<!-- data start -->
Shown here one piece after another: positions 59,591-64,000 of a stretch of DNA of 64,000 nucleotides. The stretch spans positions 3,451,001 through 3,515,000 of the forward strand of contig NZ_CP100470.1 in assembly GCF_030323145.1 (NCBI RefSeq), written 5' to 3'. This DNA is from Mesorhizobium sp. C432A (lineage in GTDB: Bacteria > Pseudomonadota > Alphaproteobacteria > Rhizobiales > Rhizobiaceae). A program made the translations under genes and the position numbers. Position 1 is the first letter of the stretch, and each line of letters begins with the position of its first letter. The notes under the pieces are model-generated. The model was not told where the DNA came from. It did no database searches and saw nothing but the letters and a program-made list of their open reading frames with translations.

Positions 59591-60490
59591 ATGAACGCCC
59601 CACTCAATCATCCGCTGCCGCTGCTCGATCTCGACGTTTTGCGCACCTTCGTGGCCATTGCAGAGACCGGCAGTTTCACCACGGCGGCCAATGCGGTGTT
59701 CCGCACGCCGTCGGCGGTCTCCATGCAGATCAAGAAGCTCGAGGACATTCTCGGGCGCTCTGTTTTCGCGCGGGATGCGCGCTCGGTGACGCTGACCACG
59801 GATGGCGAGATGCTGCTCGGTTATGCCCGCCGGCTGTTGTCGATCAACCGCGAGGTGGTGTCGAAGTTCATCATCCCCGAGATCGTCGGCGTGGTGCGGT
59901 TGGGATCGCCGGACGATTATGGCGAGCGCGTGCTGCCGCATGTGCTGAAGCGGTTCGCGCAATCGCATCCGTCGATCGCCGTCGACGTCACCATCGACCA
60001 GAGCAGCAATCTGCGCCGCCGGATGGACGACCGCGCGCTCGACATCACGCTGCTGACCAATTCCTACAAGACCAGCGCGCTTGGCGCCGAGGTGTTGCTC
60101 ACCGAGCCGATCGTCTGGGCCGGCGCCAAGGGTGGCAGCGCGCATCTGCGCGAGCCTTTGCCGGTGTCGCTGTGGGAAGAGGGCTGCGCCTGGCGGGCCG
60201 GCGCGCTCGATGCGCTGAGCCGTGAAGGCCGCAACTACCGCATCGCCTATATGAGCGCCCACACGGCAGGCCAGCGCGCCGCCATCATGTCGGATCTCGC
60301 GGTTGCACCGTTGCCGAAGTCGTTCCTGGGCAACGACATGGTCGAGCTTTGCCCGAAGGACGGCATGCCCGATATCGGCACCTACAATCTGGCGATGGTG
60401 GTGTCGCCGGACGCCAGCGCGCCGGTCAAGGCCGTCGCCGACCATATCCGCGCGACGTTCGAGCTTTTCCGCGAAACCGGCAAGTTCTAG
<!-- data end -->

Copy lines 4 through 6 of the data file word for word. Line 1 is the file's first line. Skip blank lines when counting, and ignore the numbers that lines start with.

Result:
59601 CACTCAATCATCCGCTGCCGCTGCTCGATCTCGACGTTTTGCGCACCTTCGTGGCCATTGCAGAGACCGGCAGTTTCACCACGGCGGCCAATGCGGTGTT
59701 CCGCACGCCGTCGGCGGTCTCCATGCAGATCAAGAAGCTCGAGGACATTCTCGGGCGCTCTGTTTTCGCGCGGGATGCGCGCTCGGTGACGCTGACCACG
59801 GATGGCGAGATGCTGCTCGGTTATGCCCGCCGGCTGTTGTCGATCAACCGCGAGGTGGTGTCGAAGTTCATCATCCCCGAGATCGTCGGCGTGGTGCGGT